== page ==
Image compositing is a method used to generate realistic yet fake imagery by inserting contents from one image to another. Previous work in compositing has focused on improving appearance compatibility of a user selected foreground segment and a background image (i.e. color and illumination consistency). In this work, we instead develop a fully automated compositing model that additionally learns to select and transform compatible foreground segments from a large collection given only an input image background. To simplify the task, we restrict our problem by focusing on human instance composition, because human segments exhibit strong correlations with their background and because of the availability of large annotated data. We develop a novel branching Convolutional Neural Network (CNN) that jointly predicts candidate person locations given a background image. We then use pre-trained deep feature representations to retrieve person instances from a large segment database. Experimental results show that our model can generate composite images that look visually convincing. We also develop a user interface to demonstrate the potential application of our method.
Semantic sparsity is a common challenge in structured visual classification problems; when the output space is complex, the vast majority of the possible predictions are rarely, if ever, seen in the training set. This paper studies semantic sparsity in situation recognition, the task of producing structured summaries of what is happening in images, including activities, objects and the roles objects play within the activity. For this problem, we find empirically that most object-role combinations are rare, and current state-of-the-art models significantly underperform in this sparse data regime. We avoid many such errors by (1) introducing a novel tensor composition function that learns to share examples across role-noun combinations and (2) semantically augmenting our training data with automatically gathered examples of rarely observed outputs using web data. When integrated within a complete CRF-based structured prediction model, the tensor-based approach outperforms existing state of the art by a relative improvement of 2.11% and 4.40% on top-5 verb and noun-role accuracy, respectively. Adding 5 million images with our semantic augmentation techniques gives further relative improvements of 6.23% and 9.57% on top-5 verb and noun-role accuracy.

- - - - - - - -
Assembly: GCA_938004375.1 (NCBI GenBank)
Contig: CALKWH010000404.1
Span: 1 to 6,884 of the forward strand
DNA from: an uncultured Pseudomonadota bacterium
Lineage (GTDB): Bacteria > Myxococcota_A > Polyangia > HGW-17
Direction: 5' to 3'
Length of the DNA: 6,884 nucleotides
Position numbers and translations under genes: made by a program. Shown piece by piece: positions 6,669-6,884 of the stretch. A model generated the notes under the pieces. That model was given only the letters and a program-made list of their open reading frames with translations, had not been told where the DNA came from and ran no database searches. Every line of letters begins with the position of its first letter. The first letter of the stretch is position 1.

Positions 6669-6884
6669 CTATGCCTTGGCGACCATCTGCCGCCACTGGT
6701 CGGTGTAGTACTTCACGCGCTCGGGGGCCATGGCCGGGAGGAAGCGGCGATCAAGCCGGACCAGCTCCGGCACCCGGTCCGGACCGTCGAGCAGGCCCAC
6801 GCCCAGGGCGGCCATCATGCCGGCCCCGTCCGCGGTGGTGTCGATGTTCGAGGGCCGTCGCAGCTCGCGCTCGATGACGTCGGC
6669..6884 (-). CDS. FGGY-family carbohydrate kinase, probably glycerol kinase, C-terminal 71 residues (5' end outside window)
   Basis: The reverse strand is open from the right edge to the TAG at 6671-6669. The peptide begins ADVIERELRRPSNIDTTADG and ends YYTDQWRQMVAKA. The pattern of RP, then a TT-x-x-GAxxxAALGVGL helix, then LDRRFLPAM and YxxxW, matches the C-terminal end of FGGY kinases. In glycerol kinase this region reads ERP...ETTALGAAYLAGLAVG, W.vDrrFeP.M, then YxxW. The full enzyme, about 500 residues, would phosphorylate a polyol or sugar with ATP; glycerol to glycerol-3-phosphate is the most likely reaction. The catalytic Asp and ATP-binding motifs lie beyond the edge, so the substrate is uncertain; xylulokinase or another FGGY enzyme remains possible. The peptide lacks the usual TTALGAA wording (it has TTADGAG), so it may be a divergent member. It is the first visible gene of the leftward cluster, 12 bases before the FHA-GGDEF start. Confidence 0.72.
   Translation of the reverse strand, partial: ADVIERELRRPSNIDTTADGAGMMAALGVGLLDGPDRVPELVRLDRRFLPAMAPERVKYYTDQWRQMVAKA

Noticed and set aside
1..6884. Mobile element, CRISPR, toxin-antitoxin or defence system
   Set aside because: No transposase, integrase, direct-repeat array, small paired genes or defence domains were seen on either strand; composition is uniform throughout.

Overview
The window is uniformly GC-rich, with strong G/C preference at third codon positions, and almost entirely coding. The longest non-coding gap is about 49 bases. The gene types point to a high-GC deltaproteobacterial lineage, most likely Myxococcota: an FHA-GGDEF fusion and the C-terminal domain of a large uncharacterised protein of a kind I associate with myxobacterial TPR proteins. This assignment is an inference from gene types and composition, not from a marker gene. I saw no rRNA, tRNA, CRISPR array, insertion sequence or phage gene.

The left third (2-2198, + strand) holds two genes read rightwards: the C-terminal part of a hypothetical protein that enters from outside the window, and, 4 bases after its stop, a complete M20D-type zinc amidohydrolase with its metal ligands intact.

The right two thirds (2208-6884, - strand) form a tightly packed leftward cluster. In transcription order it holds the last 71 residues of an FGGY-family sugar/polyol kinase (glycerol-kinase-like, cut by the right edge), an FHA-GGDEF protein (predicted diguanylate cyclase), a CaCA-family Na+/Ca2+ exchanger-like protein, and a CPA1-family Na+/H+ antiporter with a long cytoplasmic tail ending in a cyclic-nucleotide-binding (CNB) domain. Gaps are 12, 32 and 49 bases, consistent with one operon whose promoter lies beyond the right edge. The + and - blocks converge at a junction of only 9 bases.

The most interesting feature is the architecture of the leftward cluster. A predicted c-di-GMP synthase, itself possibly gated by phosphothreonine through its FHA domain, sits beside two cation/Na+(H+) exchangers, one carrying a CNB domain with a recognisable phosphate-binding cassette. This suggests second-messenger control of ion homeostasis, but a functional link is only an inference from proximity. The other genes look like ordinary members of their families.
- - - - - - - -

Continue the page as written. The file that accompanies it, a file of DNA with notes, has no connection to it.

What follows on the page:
Mar 18 2016 cs.CV
We propose two efficient approximations to standard convolutional neural networks: Binary-Weight-Networks and XNOR-Networks. In Binary-Weight-Networks, the filters are approximated with binary values resulting in 32x memory saving. In XNOR-Networks, both the filters and the input to convolutional layers are binary. XNOR-Networks approximate convolutions using primarily binary operations. This results in 58x faster convolutional operations and 32x memory savings. XNOR-Nets offer the possibility of running state-of-the-art networks on CPUs (rather than GPUs) in real-time. Our binary networks are simple, accurate, efficient, and work on challenging visual tasks. We evaluate our approach on the ImageNet classification task. The classification accuracy with a Binary-Weight-Network version of AlexNet is only 2.9% less than the full-precision AlexNet (in top-1 measure). We compare our method with recent network binarization methods, BinaryConnect and BinaryNets, and outperform these methods by large margins on ImageNet, more than 16% in top-1 accuracy.